Amidst the Sea of Sand

Aug 27, 2012 View Comments by

We were so excited!! Well, why wouldn’t we be? We had the chance to ride to and into the Bromo-Tengger Massif. This is a massive six mile wide caldera that contains the volcanic peaks of Bromo (7,847 feet) and Semeru (12,060 feet), the latter being Java’s highest mountain. These volcanoes puff away on a regular basis. The best description of the scene is volcanoes within volcanoes, rather like the Russian Matryoshka (nesting) dolls.

The road became smaller and smaller as we made our way through the rolling hills and emerald green paddy fields, all of which are set against a hazy backdrop of volcanoes. Past the small town of Nongkojajar we headed down towards the main caldera. The ‘road’, if you could call it that, continued to get worse and worse and as we approached a narrow, steep downhill section full of loose rocks and tight turns—I began to question how much fun I was having! My vertigo was playing all sorts of games with my mind!

You would think that after all these years on the road I would just be able to relax and not become fixated on the disintegrating edge of the road…an edge that crumbled away into nothingness…an edge that if you were to fall off…arghhh…There I go again!

So, regardless of the lecture I gave myself, my grip got tighter and tighter and I became more and more tired. Despite this mental inner battle, I suffered no slips or falls and at last we were on the floor of the caldera. WOW—the view! It is a lunar landscape, breathtaking. Mount Bromo rises out of the ancient Tengger caldera but it is only one of three volcanoes in the huge volcanic ash pile. Bromo has mount Kursi (8,467 feet) and Batok (8,005 feet) beside it and Bromo belches small amounts of steam and smoke. It is a spectacular place. The largest volcano, Gunung Semeru, stands guard over them all at 12,060 feet and throws up a massive belch of steam (and sometimes ash) every 30 minutes. Yep—we did time it and it’s accurate too.

We made our way through the crater taking just a little air out of our tires but obviously not enough as one thick heavy patch of volcanic powder had me off! Anyone would think I’m a bloody novice! Nah, we all had problems. Why? Because we were way too tired. Mistakes happen when you are over tired.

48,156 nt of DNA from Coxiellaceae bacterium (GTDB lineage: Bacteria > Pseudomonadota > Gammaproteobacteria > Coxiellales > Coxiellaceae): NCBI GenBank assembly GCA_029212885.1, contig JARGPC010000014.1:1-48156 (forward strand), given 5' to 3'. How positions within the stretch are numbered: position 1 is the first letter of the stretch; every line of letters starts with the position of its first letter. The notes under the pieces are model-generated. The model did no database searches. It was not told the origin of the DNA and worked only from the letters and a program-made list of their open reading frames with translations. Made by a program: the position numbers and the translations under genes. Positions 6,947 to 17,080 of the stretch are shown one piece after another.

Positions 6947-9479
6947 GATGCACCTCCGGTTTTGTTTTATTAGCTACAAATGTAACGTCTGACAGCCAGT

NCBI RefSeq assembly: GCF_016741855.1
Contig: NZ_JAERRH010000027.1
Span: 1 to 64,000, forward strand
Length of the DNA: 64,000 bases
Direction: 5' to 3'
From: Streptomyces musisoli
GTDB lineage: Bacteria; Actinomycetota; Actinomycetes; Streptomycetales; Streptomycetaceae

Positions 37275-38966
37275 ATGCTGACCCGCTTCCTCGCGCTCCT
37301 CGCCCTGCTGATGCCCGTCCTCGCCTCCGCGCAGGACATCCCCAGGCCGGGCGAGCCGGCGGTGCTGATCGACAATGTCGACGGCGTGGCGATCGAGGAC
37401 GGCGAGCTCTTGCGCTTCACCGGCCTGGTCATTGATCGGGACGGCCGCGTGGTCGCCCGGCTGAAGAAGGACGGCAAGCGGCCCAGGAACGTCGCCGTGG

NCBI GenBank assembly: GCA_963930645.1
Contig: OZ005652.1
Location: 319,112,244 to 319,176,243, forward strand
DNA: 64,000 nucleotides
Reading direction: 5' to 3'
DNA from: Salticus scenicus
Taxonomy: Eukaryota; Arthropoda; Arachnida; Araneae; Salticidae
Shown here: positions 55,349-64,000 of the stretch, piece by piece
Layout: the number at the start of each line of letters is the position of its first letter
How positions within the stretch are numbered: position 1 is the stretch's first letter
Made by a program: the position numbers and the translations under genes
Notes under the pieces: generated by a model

Our exhaustion wasn’t going to be improved at all as we were up the following morning leaving the village of Camara Lawanga at 3 a.m. in order to see the sunrise over the caldera from the volcano Penanjakan. Once there, Andy and Simon found a spot on a ledge and dangled their legs over the sheer drop waiting with cameras in hand while I, also with camera in hand, hung firmly onto one of the outlooks with a nice secure fence! Darn vertigo! No words can describe the amazingly beautiful and otherworldly scenes that unfolded as the sun’s rays turned from a brilliant orangey pink to a soft gray pink. The volcanoes took on an almost false appearance, as if they had just been painted. As the sun charged higher into the sky we made our way back to the floor of the crater, the ‘Laotian Pasir’, and began a walk across a sea of sand towards the Hindu Temple ‘Pura Luhur Poten’ which sat in a haze of dust at the bottom of Mount Bromo.

Despite me dismissing an offer of ponies (for a small fee) to take us up the slope to the foot of Bromo, saying, ‘No no! We are going to walk’, while striding off. I realized that it was, in fact, quite a long way up a fairly steep slope. Why walk when I had a few Rupiah in my pocket!? I was going to get on a horse! The guys started to laugh as they saw me pass, as I had been the one insisting on walking! I think Simon saw the funny side, however, as I slipped and swayed dangerously from side to side on this tiny little horse which had a strange, short stride. It reminded me of the small horses we saw all over the Steppes of Mongolia. In fact, the whole Laotian Pasir reminded us of Mongolia; the way the sands absorb and muffle the sounds of the animals and people travelling through. I now had the energy to stagger up the 253 steps that cut through the flanks of Mount Bromo and was able to stare into its steaming guts before vertigo took hold. I clung on to Simon for dear life but still couldn’t take my eyes off the black, gaping hole that constantly belched acrid white/gray smoke. I wonder if this is what hell looks like? I hope I never find out!

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About the author

In May 2003, we left our jobs, sold everything, and on 2 BMW motorcycles, set off to see the world. Nothing but a motorcycle can get you to the places and in touch with the people we have had the pleasure of spending time with. We’ve turned what was once a weekend hobby into a way of life that we wouldn’t trade for anything, and have no intention of ending anytime soon.